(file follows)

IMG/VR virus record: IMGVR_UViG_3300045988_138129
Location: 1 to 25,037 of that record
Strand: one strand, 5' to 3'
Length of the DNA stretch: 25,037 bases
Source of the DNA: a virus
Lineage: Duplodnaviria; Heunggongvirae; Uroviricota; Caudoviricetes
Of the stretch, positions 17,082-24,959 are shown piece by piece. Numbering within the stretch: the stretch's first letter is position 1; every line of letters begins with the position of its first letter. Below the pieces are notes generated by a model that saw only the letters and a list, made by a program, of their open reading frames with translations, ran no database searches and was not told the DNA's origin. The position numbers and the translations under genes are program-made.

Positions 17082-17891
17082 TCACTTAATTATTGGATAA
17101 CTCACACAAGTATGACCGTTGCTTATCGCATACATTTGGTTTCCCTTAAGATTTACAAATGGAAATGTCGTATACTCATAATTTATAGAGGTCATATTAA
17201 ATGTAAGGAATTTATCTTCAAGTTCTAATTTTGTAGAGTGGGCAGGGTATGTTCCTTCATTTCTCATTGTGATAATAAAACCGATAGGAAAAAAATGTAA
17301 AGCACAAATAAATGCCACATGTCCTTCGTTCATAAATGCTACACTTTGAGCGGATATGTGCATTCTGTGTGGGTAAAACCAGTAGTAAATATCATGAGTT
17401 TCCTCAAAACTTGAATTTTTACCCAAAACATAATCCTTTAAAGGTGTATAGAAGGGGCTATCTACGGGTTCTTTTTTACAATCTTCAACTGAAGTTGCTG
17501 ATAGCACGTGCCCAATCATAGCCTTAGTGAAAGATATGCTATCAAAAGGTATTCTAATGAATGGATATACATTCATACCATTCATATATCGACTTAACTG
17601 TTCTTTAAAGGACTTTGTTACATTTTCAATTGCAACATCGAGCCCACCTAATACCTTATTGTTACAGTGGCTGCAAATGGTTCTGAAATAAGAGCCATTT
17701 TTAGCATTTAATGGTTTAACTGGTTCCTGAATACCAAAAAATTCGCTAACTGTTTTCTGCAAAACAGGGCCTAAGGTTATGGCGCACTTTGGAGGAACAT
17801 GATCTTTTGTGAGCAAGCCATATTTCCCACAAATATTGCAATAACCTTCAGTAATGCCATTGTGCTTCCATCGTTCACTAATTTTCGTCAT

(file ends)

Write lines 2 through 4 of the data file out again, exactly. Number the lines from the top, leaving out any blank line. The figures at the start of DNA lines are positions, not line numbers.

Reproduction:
Location: 1 to 25,037 of that record
Strand: one strand, 5' to 3'
Length of the DNA stretch: 25,037 bases